Ocean City, a 4-month-old temple to Chinese seafood, is an underachiever from just about every angle. For starters, it's isolated on the lonely second floor of a partly up-market (Edward Jones, Boudreaux's Fine Jewelers), partly mainstream (TCBY, Blockbuster) Old Metairie shopping center. The sign for the restaurant's former occupant, Mr. Tai's, still lights up, while a sad, disposable-looking Ocean City banner flaps in the wind below it.
Past the threshold, there's no live lobster tank, no bubbling fountain, no bowing hostess-- just baskets of peppermints, a dry-erase specials board and Richard Wu, Ocean City's young, wan, hard-hustling owner who seems to work every dinner shift, alone. The menu offers all the banal American-Chinese dishes you can get anywhere -- teriyaki chicken, orange beef, shrimp lo mein. There's nary a pair of chopsticks in sight.
I'm not the first person to declare that appearances can be deceiving, though I'll happily be the latest, as Ocean City's unusual seafood selection demands the cliche. I tasted the first inkling of this in the Salt and Pepper Calamari: chewy, golden brown loops and tentacles tossed with an invigorating sprinkle of coarse salt, black pepper, ginger, green onion and red chile flakes, all clinging together with the glue of sesame oil. It's like beer nuts for the Imperial Family: precious and addicting.
Wu, a New York City transplant, spent the past couple years at Metairie's Ding How. While he unfortunately didn't transport Ding How's terrific weekend dim sum practice to his new, buffet-less digs, he did carry over some of its more exotic dishes, such as duck feet with sea cucumber and abalone in oyster sauce. And, unlike at Ding How where you practically have to speak Chinese to get at them, the unusual dishes are listed on Ocean City's regular menu.
Jelly Fish with Cold Meat has a wider appeal than its weirdness might suggest. The jelly fish forms a centerpiece of softly gelatinous, opaque amber squiggles that would taste as mild as plain glass noodles were they not coated in vinegar and red chile flecks. Thin slices of orange and bologna-like cold cuts rimmed with a cartilage-like substance encircle the jelly fish, making the dish a sort of refreshing Chinese antipasto platter.
The least common, and most extravagant, dish you'll encounter here is a $15.95 bowl of shark's fin soup. The only other area restaurant I've found that serves this controversial delicacy is Double Dragon in Belle Chasse, where they won't prepare it for less than 10 people. Shark's fin is prized for its smooth, gelatinous texture, not the fishy flavor that disappears after it soaks and cooks; its greatness is easily lost on someone who measures an ingredient's worth by the volume of its flavor. Ocean City's respectable version of the soup involves a light brownish, translucent broth whose mildly oceanic nuances are probably due to the lumps of imitation crabmeat. The soup's texture is slightly viscous, like a watered-down egg white, and its supreme appeal is, unquestionably, the ghostly clear shark's fin needles that crunch like super-set gelatin.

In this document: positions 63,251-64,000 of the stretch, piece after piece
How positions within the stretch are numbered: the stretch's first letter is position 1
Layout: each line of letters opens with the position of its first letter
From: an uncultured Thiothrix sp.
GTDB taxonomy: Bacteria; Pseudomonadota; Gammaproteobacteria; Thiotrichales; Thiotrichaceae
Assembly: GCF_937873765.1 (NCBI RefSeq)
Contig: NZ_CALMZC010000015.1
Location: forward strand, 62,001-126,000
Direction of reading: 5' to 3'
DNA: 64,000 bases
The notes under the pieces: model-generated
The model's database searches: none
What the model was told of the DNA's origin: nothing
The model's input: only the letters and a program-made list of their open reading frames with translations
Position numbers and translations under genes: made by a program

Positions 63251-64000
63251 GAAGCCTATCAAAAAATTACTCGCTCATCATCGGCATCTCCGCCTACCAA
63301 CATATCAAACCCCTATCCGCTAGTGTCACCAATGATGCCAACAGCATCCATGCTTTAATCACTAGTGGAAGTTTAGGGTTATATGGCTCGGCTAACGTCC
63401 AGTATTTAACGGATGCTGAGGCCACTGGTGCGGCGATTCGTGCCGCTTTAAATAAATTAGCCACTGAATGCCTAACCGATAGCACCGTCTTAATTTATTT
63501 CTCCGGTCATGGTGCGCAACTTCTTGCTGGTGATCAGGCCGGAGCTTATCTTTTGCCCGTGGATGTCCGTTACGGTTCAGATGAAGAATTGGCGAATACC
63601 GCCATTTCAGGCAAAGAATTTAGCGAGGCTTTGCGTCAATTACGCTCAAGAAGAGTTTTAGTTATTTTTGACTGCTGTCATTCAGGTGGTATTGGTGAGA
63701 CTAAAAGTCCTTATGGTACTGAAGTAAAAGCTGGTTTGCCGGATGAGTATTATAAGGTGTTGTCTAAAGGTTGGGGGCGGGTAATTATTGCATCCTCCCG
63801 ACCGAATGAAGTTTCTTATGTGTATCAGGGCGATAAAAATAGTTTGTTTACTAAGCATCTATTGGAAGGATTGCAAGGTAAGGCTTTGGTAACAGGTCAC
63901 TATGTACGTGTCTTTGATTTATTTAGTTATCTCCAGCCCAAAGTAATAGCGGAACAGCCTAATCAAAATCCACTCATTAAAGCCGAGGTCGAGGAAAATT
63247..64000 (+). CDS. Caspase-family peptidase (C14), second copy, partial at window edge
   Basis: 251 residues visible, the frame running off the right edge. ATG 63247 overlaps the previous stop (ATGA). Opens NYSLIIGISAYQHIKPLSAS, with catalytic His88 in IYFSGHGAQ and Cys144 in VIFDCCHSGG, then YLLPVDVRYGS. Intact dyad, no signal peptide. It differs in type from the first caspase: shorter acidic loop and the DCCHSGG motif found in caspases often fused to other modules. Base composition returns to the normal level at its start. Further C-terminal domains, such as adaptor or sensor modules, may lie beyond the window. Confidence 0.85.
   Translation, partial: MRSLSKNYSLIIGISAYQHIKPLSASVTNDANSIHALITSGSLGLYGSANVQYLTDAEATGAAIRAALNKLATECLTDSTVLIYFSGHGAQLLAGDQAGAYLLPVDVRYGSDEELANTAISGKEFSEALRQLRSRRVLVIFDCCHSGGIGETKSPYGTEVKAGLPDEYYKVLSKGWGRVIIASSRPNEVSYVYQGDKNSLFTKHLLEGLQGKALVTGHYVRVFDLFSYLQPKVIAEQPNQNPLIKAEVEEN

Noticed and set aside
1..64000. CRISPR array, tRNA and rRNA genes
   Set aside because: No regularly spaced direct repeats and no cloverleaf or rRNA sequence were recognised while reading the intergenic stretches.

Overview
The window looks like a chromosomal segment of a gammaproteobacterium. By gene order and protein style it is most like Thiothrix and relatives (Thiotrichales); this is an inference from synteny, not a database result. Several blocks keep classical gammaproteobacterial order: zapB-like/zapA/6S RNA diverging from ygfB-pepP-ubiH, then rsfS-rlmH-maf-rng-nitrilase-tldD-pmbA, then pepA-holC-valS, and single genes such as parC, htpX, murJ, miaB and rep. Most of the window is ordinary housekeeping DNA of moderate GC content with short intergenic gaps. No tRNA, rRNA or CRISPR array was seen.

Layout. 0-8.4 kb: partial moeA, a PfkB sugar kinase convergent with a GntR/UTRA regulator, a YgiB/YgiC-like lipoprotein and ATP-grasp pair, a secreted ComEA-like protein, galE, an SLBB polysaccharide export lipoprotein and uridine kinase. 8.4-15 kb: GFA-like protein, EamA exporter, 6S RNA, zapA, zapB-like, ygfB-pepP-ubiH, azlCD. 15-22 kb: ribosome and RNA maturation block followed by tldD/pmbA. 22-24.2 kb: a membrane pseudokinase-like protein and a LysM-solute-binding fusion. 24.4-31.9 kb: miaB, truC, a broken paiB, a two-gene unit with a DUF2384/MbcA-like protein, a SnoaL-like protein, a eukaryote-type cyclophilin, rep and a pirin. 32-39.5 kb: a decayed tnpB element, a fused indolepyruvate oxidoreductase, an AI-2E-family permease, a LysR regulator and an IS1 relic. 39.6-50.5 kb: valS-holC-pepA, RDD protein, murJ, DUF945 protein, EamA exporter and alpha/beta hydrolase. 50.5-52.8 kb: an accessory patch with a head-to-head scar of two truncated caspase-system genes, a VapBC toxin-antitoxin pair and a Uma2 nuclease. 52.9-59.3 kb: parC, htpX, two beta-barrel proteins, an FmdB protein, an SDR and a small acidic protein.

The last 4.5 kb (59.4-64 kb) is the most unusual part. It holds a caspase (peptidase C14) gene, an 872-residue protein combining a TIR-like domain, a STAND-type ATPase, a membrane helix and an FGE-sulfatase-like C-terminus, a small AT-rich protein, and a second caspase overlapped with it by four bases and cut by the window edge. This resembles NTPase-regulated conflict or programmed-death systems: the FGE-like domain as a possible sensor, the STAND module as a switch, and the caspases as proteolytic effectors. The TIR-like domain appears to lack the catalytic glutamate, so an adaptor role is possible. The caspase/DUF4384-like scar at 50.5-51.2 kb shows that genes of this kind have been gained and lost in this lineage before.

Among the various ways in which Ocean City's kitchen doesn't seem bound to the typical American tongue is its penchant for heat; immoderate cooks exploit hot chiles and black pepper to great success. The hot and sour soup had three of us sniffling with its dark, almost burnt-tasting vinegar backdrop and the red chile bits that swirled around like disturbed sediment with each dip of a spoon. And real tears welled up as we eviscerated a hot stone pot delivered with clams still simmering in an aromatic, not particularly Asian-tasting, broth seasoned for wintertime with bay leaves, orange peel and whole dried chile peppers.
Scallops battered and fried into craggy spheres could have been battered and fried anything -- as long as they were smothered in the odd but exciting pepper sauce that must have required a full cup of ground black pepper (I could sneeze just thinking about it). This dish is a complete palate killer. Eat it last and eat it all.
The dining room was as empty as the menu is long on most of my visits, which causes a discerning diner to question the possibility of freshness. Can a kitchen with low turnover guarantee a prime catch? Apparently so: a whole frizzle-fried flounder large enough to scare an alley cat had the most beautiful, sweet-tasting, paper-white flesh. Eating it Hunan-style -- brushed with a salty-sweet Asian paste -- felt as wicked as drowning a New York strip with catsup.
It may not be your instinct, but try to stick to the ocean here. Flopping around the menu could yield oily Singapore-style rice noodles or vegetable-heavy moo shu pork that tastes a lot like fajitas. Neither are terrible, but that's not the point.
Ocean City's ordinary Chinese restaurant atmosphere is correspondingly bland, almost haunted when it's slow. You consequently tend to remember dishes here rather than meals. This is all right if you're a culinary adrenaline junkie for whom one remarkable dish makes a meal. Everyone else should bring a busload of friends.